A Fish out of African Water

For Getrude Gwenzi, moving to Ireland for a year felt surreal.  “You can spend days walking around town and not see a single person who looks like you” she recalls, but studying overseas also taught her valuable lessons on how to navigate that experience as an African and a minority person of colour in a foreign country. She obtained her Master’s degree at the internationally renowned University College Cork in Ireland and her PhD at Lingnan University in Hong Kong. Today she is putting those experiences and lessons to good use through an organisation she helped found in 2018, called “The Global South Research and Policy Group” (GSRPG). GSRPG is a passion project that helps postgraduate students, mostly from Africa, with information about scholarships and advice for surviving the postgraduate journey free of charge.

The GSRPG platform was born out of empathy for students from Africa who cannot pursue their dreams of getting a higher education due to lack of funds or lack of access to information about free resources for studying.  Getrude is a trove of insights into what makes this kind of support so vital to scholars from Africa.

“Moving from Cape Town, South Africa to Cork, Ireland was quite an eye-opener. It took me about five weeks to adjust from the African sun to the rainy grey skies, and to the general newness of everything,” she began.

Getrude had been working as a social worker in a children’s home for five years, when she decided to go back to school. “As a practitioner, I had a lot of questions about child welfare policies. There were things about the acts and policies that didn’t make sense for me. I wanted to get an in-depth understanding of the policies I was working with.”

So she decided to do a Masters in Social Policy at University College Cork, and was awarded a fully funded scholarship from the Kader Asmal Fellowship on the recommendation of the Canon Collins Trust, a South African scholarship provider. The scholarship allowed her to have all the resources she needed so she could focus herself entirely on her studies.

But the personal experience was not without its challenges. “Being in Ireland was my first experience of being in an ethic minority. I never experienced discrimination or felt excluded, but I did feel different. I was sharing an apartment with five other international scholars whose ideas about Africa were completely out of touch with the reality. This was a real learning experience.” Getrude used the curious about Africa questions and conversations as opportunities to school people about Africa.

Getrude formed friendships with other African scholars, who supported her throughout her time there and became like a second family. Being part of a minority, it is very easy to want to associate with people who are like you, she explains. They cushion the culture shock and the homesickness that any foreigner would feel being away from home. But one of your most powerful personal growth experiences can come from choosing to integrate into the host society. “If you huddle with people who are like you, and never dare to integrate you miss out on everything that this experience offers. The experience taught me to be more open to cultural differences.”

Staying open to learning new things is what made Getrude’s experience worthwhile. She describes the Irish as very friendly and welcoming people, and she quickly learned to feel at home. “You need to be the kind of person who likes new things and new challenges – you need to be open,” she explained.  “You realise when it’s too late that you had a whole year to learn new things and to explore. There is a whole new culture to learn.”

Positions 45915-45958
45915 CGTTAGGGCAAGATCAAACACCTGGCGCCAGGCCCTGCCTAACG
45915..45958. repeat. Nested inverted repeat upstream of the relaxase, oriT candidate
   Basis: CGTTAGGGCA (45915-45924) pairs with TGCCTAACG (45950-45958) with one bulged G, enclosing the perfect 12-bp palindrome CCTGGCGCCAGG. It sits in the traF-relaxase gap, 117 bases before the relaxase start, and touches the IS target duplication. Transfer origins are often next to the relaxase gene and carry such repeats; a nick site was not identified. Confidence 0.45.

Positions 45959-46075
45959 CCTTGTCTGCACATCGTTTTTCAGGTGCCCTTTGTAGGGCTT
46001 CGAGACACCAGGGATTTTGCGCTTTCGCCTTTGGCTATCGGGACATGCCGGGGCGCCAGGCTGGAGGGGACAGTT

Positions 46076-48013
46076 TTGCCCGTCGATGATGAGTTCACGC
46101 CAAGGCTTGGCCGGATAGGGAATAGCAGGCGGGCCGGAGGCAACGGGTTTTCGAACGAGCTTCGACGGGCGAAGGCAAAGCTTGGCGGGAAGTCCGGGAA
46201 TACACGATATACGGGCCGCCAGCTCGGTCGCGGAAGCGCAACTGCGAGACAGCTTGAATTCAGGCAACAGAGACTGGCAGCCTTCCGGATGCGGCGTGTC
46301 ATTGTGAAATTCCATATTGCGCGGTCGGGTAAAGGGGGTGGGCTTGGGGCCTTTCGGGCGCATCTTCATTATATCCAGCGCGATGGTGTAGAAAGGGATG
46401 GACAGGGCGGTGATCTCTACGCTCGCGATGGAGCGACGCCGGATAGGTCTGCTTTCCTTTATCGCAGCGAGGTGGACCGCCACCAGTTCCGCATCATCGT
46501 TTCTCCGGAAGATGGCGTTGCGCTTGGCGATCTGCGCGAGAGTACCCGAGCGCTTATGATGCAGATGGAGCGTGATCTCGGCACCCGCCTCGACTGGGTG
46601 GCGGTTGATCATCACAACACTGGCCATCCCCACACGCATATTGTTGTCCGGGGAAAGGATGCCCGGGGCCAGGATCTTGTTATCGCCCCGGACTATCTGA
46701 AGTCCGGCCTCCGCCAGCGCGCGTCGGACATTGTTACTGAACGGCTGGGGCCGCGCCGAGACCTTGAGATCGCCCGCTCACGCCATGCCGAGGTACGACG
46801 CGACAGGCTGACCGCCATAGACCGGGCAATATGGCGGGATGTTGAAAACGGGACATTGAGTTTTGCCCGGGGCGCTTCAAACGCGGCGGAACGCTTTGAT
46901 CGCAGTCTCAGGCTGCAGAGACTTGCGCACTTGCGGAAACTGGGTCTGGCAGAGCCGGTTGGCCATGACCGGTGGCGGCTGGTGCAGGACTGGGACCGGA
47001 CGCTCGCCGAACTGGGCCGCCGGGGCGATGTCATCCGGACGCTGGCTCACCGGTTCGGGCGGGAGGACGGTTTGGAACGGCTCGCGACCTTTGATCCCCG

Her Irish experience was so impactful that, feeling like she had the whole “study in a foreign country” thing nailed, she decided to go forward with a PhD with a prestigious scholarship to study in Hong Kong.

Upon her return to South Africa, Getrude encountered many hopeful scholars hungry for the career and personal advancement that postgraduate study provides. She helps them by ensuring scholars have a support system of other scholars during their studies and acting as a sounding board for students as they go through the application process and study journey. What started as an online community continues to grow because of the hunger in South Africa and beyond, for education and opportunity. Fees are high and scholarships provide a unique opportunity that is far beyond the ambit of what many young African people can afford. “I have seen that African students excel. I have never seen anyone drop out of a programme.  People are focused because they are determined to change their circumstance and they know they won’t get another chance.”

But the challenges are real. They are the same challenges and worries that young people on this continent feel every day. Will they find work after graduating?  Getrude is all too familiar with these fears. She too was unemployed after her Masters, “but I didn’t stop searching.”

“A postgraduate degree allows you to expand your thinking and have critical thinking skills that you can use to advance yourself. The sky is the limit but it takes drive. There is great in potential in Africa and we just need to be nurtured.”

Scholars interested in getting in touch for tips, advice and information can visit their blog: https://thepostgraduatecorner.wordpress.com/

About the Kader Asmal Fellowship Programme

The Kader Asmal Fellowhip Programme is a fully funded scholarship opportunity for study in Ireland for scholars who want to develop skills and knowledge to contribute to the achievement of the Sustainable Development Goals in South Africa. The scholarship is offered by the Embassy of Ireland in South Africa in partnership with DHET. It is currently open for application until 31 August 2020.